Criminal Justice
       James F. Anderson, Ph.D.
 

 

James Anderson, Ph.D.
Professor
Department of Criminal Justice
College of Human Ecology
East Carolina University
Rivers 237
Greenville, North Carolina 27858-4353
252-328-4195
andersonja@ecu.edu

Dr. James F. Anderson has over 17 years of experience teaching undergraduate, graduate, and doctoral students.  He received a Ph.D. in Criminal Justice in 1995 from The George J. Beto College of Criminal Justice at Sam Houston State University and a Masters’ in Criminology from Alabama State University. Prior to coming to East Carolina University as Chair of the Department of Criminal Justice in 2005, he was Professor of Criminal Justice at the University of Missouri at Kansas City in the Department of Sociology, Criminal Justice, Criminology and Anthropology. He was also a visiting Graduate Research Fellow at the National Institute of Justice in Washington, D.C. and tenured as an Associate Professor of Criminal Justice at Eastern Kentucky University in the Department of Police Studies.

Dr. Anderson has over forty-five publications in the areas of criminal justice and criminological related issues. His scholarship appears in books, book chapters, and scholarly articles in journals such as the Journal of Crime and Justice, Journal of Criminal Justice, Contemporary Journal of Criminal Justice, Criminal Justice Studies, Journal of Offender Rehabilitation, Contemporary Law and Justice Journal, Journal of Police and Criminal Psychology and others. He is currently working on two books in the areas of criminology and criminological theory.
 
Select Publications:
  • Books:
    Anderson, J.F., Mangles, N.J., and Dyson, L. (2010). Significant Prisoner Rights Cases. Durham, NC: Carolina Academic Press.

    Anderson, J.F. and Thompson, B. (2007). American Criminal Procedures. Durham, NC: Carolina Academic Press.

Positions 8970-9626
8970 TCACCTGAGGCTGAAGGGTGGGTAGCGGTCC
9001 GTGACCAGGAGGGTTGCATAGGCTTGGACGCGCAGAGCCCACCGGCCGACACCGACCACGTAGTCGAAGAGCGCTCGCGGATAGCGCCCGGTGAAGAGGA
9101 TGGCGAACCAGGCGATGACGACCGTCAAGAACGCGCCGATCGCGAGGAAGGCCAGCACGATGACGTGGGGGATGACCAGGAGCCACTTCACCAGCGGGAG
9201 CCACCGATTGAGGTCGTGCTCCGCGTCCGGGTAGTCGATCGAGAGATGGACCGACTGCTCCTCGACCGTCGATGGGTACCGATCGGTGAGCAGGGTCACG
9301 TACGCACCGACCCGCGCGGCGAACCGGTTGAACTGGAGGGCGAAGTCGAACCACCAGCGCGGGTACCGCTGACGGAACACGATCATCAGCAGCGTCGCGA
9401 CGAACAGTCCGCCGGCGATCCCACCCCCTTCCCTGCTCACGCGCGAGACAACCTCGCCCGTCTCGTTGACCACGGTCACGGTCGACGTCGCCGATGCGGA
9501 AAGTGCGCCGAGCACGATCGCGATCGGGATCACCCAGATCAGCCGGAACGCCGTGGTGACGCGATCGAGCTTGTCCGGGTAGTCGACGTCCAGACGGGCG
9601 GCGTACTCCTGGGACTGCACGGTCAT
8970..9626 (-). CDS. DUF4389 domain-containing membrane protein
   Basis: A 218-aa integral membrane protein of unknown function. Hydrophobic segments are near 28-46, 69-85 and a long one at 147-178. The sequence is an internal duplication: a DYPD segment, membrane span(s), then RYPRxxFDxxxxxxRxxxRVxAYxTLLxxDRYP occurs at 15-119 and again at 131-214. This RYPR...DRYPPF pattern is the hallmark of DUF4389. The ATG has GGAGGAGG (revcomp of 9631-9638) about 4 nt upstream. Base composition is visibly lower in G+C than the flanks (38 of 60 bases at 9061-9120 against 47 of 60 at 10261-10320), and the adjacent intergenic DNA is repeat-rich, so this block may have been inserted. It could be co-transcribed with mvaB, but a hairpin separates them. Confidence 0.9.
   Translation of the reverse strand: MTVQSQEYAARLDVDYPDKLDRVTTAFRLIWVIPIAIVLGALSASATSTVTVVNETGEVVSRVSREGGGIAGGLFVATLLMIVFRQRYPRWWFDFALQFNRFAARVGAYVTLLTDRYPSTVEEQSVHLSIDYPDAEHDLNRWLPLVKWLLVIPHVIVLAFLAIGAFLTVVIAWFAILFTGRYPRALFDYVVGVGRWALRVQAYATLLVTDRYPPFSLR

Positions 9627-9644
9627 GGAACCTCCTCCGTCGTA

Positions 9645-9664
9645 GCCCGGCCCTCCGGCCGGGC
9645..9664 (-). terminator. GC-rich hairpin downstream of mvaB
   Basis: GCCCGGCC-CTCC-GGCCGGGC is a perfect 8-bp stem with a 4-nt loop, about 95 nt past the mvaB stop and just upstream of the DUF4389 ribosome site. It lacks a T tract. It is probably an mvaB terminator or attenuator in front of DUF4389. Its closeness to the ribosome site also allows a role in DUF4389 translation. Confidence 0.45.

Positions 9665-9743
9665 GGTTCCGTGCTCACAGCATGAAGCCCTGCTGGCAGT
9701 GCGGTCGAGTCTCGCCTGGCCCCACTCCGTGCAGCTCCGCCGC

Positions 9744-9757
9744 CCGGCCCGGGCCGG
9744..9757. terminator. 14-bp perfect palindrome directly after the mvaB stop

Anderson, J. F., & Dyson, L. (2002). Criminological Theories: Understanding Crime in America. Lanham, MD: University Press of America.

  • Articles:
    Anderson, J.F., and Kras, K. (2005). Revisiting Albert Bandura’s Social Learning Theory to Better Understand and Assist Victims of Interpersonal Violence. Women & Criminal Justice. 17(1): 99-124.

    Anderson, J.F. Mangels, N. J., and Langsam, A.H. (2009). The Challenges of Teaching Criminological Theory: Can Academia Deliver What the Media Promises? Critical Journal of Crime, Law, and Society, 22 (2): 223-236.   

    Anderson, J.F., Reinsmith-Jones, K., and Mangels, N.J. (2011). Need for Triangulated Methodologies in Criminal Justice and Criminological Research: Exploring Legal Techniques as an Additional Method. Critical Journal of Crime, Law, and Society, 24(1): 83-103.

    Kanaboshi, N., and Anderson, J.F. (2011). Conjugal Visitation Could Test the Limits of the Fourteenth Amendment Rights to Equal Protection. Criminal Justice Studies, 24(4): 381-393. 

    Bumphus, V. W., and Anderson, J.F. (1999). Family Structure and Race in A Sample of Criminal Offenders. Journal of Criminal Justice. 27(4): 309-320.   

    Anderson, J. F., Dyson, L., Burns, J., and Taylor, K. (1998). Pre-employment Screening and Training Could Reduce Excessive Force Litigation Cases. Journal of Police and Criminal Psychology. 13 (1):12-24.

    Anderson, J. F., Grandison, T., and Dyson, L. (1996). Victims of Random Violence and the Public Health Implication: A Health Care or Criminal Justice Issue. Journal of Criminal Justice.  24 (5): 379-391.
Courses Taught- (Partial List):

JUST 3004- Crime and Criminality
JUST 3502- Correctional Law
JUST 3800- Research Methods in Criminal Justice
JUST 4006- Community Corrections
JUST 4600- Police and the Role of Law

Research Interests:

Gang violence, legal rights of prisoners, criminological and victimological theories, crime and public health, epidemiological approaches to the study of crime, alternatives to traditional correctional strategies, rights of criminal justice professionals, crime as an epidemic.

Teaching Interests:

Introduction to criminal justice, criminal justice ethics, community corrections, correctional law, police and crime control, crime and the media, crime and public policy, crime, criminals, and victims, institutional corrections, child sexual abuse, criminal procedures, criminology, elderly abuse, gangs (male and female), intimate partner violence, police and the rule of law, prisoners’ rights, victimology, juvenile justice, research methods, structural criminology.

Additional Research and Teaching Information  
     
College of Human Ecology
Rivers Building | Greenville, NC 27858-4353 USA
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